This exhibition had not been scheduled before the Akademie einer anderen Stadt (Academy of another city) was founded on 1 April 2009 on Hamburg's Elbe islands, whose complex residential mix, wealth of potential and conflicts are characteristic of all large cities in Germany today. Rather, as all programmes run by the Academy, this idea evolved in the course of discussions with and in response to wishes voiced by residents of the Elbe islands. It subsequently chose the "Kubi-Center" complex, a former corporate administration building with a floor space of over 2000 m2, as the venue to foster a dialogue between international art and art projects generated in schools and community cultural groups which seeks to address a broad and varied audience.

The exhibition focuses on issues of particular relevance for the Elbe islands but elsewhere too – concerning the plurality of languages in the city, the search for individual cultural identity, the visibility (or invisibility) of certain cultures and the opportunities for bringing pressing questions and problems to public attention.

People in large cities have always been divided, and are now increasingly so, by different experiences of displacement from the old, of new departure and arrival in unfamiliar surroundings, of being marginalized or squeezed between larger interests. Such ruptures are voiced in the drawings of Katrin Ströbel and the installations of Marina Lindemann. The process of arrival in a new language is described by Swedish-speaking immigrants in a video installation by Esra Ersen and by the children's voices recorded over the years by Antoine Beuger. In the films of Dorothea Carl women migrants speak of their lives in intermediary worlds, while Moira Zoitl allows viewers to inspect the real non-places where migrants find themselves stranded from time to time. Olafur Gislason translates stories of migration into three-dimensional space and Helga Scheffler shows carefully preserved slides documenting her experience of Hamburg's great flood of 1962.

The gap "in between" is also the subject of numerous school projects, whose titles Wer ist Lurup? (Who is Lurup?), Fantasy World, Bunny Hood, MyPlace and Fluid Rooms point to the clashs of real and imagined urban contexts. Thomas Köner traces the transient paths of people in peripheries scattered across the globe, while Dieter Boxberger, Anke Grube and Desiree Zick, scholarship students of the VHS Summer Studio, go in search of evidence in Hamburg harbour. Many people express a desire to finally appropriate a space and a time of their own – such as the space where one can show oneself and be seen which has been constructed by pupils of the Wilhelmsburg Gesamtschule (comprehensive school), who gave their exhibit the challenging title "wir hier!" (us here!). Unexpectedly singular modes of self-portrayal were also devised by the prison inmates Mark Raidpere invited to take part in a photo shooting. These are flanked by attempts to enhance understanding, foster dialogue or even exchange as proposed by Rainer Ganahl's models for learning language or Nina Katchadourian's paradoxical endeavours to eliminate accents and Christine Lemke's analyses of current materials for teaching German.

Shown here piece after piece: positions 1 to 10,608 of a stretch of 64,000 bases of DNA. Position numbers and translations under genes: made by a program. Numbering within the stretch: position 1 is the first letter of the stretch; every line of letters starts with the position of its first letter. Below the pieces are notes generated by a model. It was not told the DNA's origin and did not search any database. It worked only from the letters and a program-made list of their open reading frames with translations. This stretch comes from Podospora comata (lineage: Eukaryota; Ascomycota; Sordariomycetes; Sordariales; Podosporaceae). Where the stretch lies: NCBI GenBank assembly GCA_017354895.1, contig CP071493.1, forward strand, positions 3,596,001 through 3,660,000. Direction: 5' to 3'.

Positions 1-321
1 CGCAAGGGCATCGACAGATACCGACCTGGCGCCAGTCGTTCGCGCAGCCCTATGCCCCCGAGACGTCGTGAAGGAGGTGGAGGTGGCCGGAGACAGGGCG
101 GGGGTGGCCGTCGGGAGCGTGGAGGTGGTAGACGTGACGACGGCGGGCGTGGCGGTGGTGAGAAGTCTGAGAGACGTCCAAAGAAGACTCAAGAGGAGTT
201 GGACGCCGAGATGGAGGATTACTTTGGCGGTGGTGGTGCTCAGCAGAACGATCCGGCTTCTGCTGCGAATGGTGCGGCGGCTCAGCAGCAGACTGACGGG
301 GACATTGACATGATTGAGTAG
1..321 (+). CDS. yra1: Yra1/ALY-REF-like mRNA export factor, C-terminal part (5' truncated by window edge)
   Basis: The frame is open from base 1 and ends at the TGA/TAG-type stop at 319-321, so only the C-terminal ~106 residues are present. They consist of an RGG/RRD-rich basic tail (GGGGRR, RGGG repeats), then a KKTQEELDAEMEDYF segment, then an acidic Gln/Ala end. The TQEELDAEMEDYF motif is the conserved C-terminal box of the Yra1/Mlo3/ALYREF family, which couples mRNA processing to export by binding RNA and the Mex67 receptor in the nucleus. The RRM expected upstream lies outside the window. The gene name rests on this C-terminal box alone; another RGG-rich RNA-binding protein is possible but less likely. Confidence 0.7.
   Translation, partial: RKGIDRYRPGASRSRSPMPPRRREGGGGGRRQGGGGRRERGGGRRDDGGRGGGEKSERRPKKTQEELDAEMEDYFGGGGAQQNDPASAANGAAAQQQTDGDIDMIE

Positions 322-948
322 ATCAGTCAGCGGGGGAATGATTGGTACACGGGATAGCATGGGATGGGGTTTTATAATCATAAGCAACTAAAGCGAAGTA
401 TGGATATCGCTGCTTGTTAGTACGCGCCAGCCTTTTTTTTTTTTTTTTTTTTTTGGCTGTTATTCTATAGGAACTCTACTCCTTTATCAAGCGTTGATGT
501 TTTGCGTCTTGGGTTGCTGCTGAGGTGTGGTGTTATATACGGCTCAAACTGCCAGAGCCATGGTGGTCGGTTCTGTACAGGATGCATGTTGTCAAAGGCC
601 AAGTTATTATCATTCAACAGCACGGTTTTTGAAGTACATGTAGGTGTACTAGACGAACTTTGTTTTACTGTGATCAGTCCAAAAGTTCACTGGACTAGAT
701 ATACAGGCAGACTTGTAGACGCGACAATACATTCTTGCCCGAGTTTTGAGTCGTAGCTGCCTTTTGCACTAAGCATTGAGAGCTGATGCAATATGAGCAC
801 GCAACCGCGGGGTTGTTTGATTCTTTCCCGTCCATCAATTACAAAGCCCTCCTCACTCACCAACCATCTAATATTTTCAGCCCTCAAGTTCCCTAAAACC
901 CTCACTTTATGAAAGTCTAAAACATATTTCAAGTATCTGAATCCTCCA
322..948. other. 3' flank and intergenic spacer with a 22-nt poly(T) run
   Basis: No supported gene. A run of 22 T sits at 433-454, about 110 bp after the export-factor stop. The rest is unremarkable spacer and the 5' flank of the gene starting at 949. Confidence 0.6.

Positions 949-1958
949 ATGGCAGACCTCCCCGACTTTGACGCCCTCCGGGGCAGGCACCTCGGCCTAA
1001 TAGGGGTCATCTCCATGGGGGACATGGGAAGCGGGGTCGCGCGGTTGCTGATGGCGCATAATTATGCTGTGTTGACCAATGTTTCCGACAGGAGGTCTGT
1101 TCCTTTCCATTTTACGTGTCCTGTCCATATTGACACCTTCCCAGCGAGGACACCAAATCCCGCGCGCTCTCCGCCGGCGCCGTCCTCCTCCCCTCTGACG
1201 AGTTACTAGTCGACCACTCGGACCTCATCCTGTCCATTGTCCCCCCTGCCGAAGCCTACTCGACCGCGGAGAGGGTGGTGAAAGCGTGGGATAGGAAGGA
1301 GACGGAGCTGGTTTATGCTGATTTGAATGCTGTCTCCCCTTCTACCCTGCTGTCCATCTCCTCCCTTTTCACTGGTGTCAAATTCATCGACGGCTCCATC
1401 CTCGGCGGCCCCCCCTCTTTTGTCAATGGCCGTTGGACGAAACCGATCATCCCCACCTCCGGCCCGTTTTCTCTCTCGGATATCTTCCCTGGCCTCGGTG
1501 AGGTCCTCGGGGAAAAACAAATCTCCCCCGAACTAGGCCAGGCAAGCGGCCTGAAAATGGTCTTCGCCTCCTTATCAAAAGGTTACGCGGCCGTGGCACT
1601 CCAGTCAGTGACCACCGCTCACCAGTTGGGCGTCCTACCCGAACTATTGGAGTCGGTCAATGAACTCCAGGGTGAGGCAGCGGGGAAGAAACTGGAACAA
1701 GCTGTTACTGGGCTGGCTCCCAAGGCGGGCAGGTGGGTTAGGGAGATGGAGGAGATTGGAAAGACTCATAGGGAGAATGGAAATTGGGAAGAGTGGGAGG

Cultural dialogue feels lighter, on the other hand, in the dance video by Nevin Aladag titled "Familie Tezcan" (The Tezcan family). With "Zürich rührt sich" (Zurich stirs), Andrea Knobloch also considers how space can be achieved through dance, while Hanswalter Graf offers examples of his playful strategies for transforming urban space which he carries out in collaboration with young people. Besides this, Harald Lemke invites visitors to explore his gastrosophic library as a means of promoting dialogue between various food cultures, while Thomas Wiczak's urban research undertaken with kids from the Elbe islands makes an unexpected appearance in the exhibition.

The exhibition's title was likewise the result of discussions with residents of the Elbe islands. Most of the old and the new problems here are due to a lack of respect and an inadequate degree of consideration, or merely restraint, towards those who have too little money, influence and means of articulation to effectively and noticeably voice their opposition. It is about the respect for those who since the 1960s have suffered the worst abominations of urban planning, inordinate levels of noise pollution and the dangerously close proximity to (occasionally also intolerably stinking) industrial plants, and now, via fast-track legislation, are suddenly being rushed into a better future by means of projects tabled by the IBA International Building Exhibition.

The works in this exhibition, on the other hand, are marked by the particular respect they show – each, of course, in its own distinctive way – towards what is different, what is encountered on the ground, what is longed for and what is unfamiliar. The exhibition assembles tokens of a different form of respect, as portents if not declarations of a better and more just future…